The analysis that minimized contribution of district redesign to incumbents' advantage has another criminal suspect that proved quite guilty.  That's partisan polarization.  See Keith Poole's Data Download Front Page for a standard measure of ideological division (called DW-NOMINATE) among Members of Congress on floor votes.  This lets us compare ideological divisions in Congress over time.  It turns out that recent partisan polarization has advanced so far that the "middle is emptied out" by the 107th House (2001-02).  (Poole doesn't show the 108th through 110th, but we already recognize that they're at least as ideologically polarized as the 107th was.)  You can read your way through earlier data from Poole's The Ideological Structure of Congressional Voting with an eye to its horizontally aligned first dimension (or dominant) ideological division.  It becomes obvious that the two parties are far apart recently, aligned against each other like enemy camps; but not that long ago, both parties sprawled across considerable ideological space and had lots of overlap.  Moderates were once comfortable and at home in either party, but now they're held suspect and liable to punishments from both--including violations of their traditional seniority rights to committee chairmanships (Renka and Ponder 2005).

    This polarization is actually quite compatible with creative gerrymandering.  For election purposes, polarization by 2001 and 2002 meant that state legislatures could reliably design revamped post-Census red/Republican districts to elect partisan warriors of one color; and concurrently do blue/Democratic districts for the other.  Furthermore, the shakeout whereby all elite conservatives are Republican and all elite liberals are Democratic has made it greatly easier for citizens to figure out which party and candidate slate to support.  Neither class of partisan incumbents is liable for many losses once districts are established with clear red or clear blue predominance.

    This isn't mere theory.  It was commonplace practice for 2002 in California and elsewhere.  In the State of Missouri, chiefs of staff for a leading House Democrat and a leading House Republican sat down together, worked out a mutually satisfactory map, and successfully presented it to the Missouri General Assembly for ratification in time for the 2002 midterm congressional elections.  District lines had to be adjusted at the margins in locales like urban and suburban St. Louis.  That predictably made the red districts redder and blue districts bluer.  The nine House incumbents looked on happily with one churlish cultural-warrior exception who was nonetheless not jeopardized in November's general election.   Incumbents both red and blue all were safe in November 2002, per United States House of Representatives elections, 2002 - Missouri.

    Thus we have given secure station to cultural warriors.  Despite the ranks of cultural ideologues being rather thin in number among the public, their numbers in the U.S. House have been proliferating.  Remember that Forum question I posed about whether getting back to God was necessary to keep America from declining?  Few of you held to that view, for it's a premise of serious cultural warriors like Patrick Buchanan rather than of typical citizens (especially if they're young).  There are far more of them in our House of Representatives than among us.  They like to rail against the Supreme Court; and some suggest ways to curb the Court's jurisdiction over cultural questions so that they may be addressed by the Congress instead.  We got a small look at that process in March 2005 with the Terri Schiavo controversy (Fiorina 2005, 157-163; also Public opinion and activism in the Terri Schiavo case - Wikipedia).  But that was deeply unpopular with most observers who paid any attention (survey compilation - Polling Report > Miscellany > Terri Schiavo).  But few if any cultural warriors in safe districts will pay for that at election time.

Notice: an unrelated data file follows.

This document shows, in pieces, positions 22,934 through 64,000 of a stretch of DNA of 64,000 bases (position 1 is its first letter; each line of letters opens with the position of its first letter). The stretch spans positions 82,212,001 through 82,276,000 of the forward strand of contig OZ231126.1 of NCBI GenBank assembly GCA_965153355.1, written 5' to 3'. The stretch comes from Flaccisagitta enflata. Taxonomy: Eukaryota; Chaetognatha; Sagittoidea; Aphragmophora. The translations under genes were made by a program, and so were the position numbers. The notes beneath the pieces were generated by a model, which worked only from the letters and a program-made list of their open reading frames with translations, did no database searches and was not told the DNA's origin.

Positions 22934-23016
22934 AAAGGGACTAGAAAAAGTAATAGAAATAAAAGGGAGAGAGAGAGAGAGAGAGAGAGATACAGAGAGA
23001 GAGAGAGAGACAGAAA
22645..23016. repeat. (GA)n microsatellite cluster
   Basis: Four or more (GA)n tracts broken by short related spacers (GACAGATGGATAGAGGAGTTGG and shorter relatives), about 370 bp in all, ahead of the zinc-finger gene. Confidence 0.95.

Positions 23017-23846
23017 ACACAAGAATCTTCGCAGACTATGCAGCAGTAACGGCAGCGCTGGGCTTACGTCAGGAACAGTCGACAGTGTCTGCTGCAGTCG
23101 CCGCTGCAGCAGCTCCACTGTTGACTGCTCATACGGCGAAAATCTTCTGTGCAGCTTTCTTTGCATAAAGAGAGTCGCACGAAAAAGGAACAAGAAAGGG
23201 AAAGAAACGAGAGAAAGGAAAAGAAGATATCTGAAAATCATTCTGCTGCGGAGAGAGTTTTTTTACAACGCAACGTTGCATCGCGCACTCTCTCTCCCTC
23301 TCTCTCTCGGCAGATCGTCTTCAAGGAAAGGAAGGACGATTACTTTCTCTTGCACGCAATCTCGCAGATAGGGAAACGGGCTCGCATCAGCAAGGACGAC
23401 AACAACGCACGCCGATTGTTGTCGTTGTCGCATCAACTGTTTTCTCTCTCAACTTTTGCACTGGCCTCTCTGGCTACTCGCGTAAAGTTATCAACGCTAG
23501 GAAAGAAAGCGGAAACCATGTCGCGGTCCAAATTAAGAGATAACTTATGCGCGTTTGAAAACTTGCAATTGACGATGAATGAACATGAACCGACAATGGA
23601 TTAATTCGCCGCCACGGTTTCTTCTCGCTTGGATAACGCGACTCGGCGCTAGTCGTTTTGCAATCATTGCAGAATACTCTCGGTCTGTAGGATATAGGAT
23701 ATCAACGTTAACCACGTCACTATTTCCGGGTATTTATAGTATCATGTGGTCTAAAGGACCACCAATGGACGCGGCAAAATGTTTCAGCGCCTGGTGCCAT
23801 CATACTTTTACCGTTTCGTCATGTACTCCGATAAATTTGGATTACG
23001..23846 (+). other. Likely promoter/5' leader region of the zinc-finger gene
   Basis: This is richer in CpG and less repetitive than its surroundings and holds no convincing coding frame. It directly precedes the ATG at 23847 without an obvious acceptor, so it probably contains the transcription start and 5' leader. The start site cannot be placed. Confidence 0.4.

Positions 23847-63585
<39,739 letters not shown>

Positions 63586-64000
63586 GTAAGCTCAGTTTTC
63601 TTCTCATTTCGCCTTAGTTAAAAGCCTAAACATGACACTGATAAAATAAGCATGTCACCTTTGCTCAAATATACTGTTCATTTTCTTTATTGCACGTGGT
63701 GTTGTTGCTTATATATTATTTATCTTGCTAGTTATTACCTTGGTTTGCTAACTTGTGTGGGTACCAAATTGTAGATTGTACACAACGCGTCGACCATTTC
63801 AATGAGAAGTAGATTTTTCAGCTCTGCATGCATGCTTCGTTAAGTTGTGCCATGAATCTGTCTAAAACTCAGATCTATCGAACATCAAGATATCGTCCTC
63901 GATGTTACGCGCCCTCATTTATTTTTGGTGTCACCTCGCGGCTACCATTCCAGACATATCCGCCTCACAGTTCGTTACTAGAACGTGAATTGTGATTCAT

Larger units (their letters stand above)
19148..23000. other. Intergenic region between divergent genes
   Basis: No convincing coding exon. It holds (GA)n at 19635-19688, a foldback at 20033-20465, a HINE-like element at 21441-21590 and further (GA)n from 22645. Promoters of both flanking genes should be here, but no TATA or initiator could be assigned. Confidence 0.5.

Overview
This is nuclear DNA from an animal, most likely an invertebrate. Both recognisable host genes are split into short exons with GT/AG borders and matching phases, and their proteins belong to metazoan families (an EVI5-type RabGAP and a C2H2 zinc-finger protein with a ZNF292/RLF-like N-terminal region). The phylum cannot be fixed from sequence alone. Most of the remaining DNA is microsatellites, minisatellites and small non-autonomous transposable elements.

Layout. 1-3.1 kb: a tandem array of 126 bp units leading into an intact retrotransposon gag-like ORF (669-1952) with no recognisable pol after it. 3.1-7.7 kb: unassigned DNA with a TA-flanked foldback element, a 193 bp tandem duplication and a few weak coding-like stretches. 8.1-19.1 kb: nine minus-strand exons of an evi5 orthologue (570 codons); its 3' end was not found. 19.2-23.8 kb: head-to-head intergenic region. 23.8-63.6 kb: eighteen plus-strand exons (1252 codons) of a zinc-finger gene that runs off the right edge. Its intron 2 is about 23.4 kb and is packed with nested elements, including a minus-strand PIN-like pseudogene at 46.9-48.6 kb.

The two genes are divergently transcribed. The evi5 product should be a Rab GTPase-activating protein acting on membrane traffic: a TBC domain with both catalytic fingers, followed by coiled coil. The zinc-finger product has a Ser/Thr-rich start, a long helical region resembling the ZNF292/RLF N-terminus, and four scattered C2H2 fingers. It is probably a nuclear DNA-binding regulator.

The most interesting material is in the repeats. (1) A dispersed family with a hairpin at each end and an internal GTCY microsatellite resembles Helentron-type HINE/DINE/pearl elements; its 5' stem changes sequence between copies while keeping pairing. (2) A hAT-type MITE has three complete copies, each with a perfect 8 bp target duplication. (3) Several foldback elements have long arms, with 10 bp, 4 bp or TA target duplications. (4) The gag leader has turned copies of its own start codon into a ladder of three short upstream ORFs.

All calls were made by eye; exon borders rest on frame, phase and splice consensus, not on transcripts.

The underlying trend to party orthodoxy among congressional districts usually takes the overused red-blue terminology of Republican red districts growing redder, Democratic blue ones becoming bluer.  Through the 1990s to now, there's been a geographic separation of urban Democrats from rural Republicans that, along with new computer technology and high political penalties for failure to do it, has made deliberate political drawing of partisan preserves almost a real science.  It's rare now for district to split their partisan vote, as so many southern and other districts once did back in the 1970s and 1980s.  Districts that voted Bush in 2000 and 2004 elected Republicans down the ticket; districts that voted Gore and Kerry also elected Democrats to Congress.  Exceptions came about in favor of freshman Democrats in 2006 (such as Heath Shuler of North Carolina's 11th C.D.), but they're still rare.  Members from such dangerous territory are certain to draw real opposition funded with serious money, enough to produce that modern rarity:  an authentic election contest for Congress that is worth watching closely.  That will surely happen in 2008, but the raw number of such contests will still be slight.

Starvation                         Top; Next Down

    Money is not the root of all evil or even all inequality in politics.  But in congressional contests, it is an excellent indicator of who thrives and who starves.  Modern congressional campaigns are very expensive, and those costs have escalated far beyond normal economic inflation.  Patterson (2008) correctly says those costs have roughly doubled each decade with their five elections since the 1980s (p. 305, Figure 11-2).  Money follows prospects of success quite faithfully, whether its donor be a PAC, an individual, or a political party.  All are looking for likely winners so their investments of scarce funds are not wasted.  Money is not a sufficient condition for electoral success, but it is a necessary condition.  It won't make an ugly candidate beautiful in voters' eyes; but its absence makes a beautiful one invisible.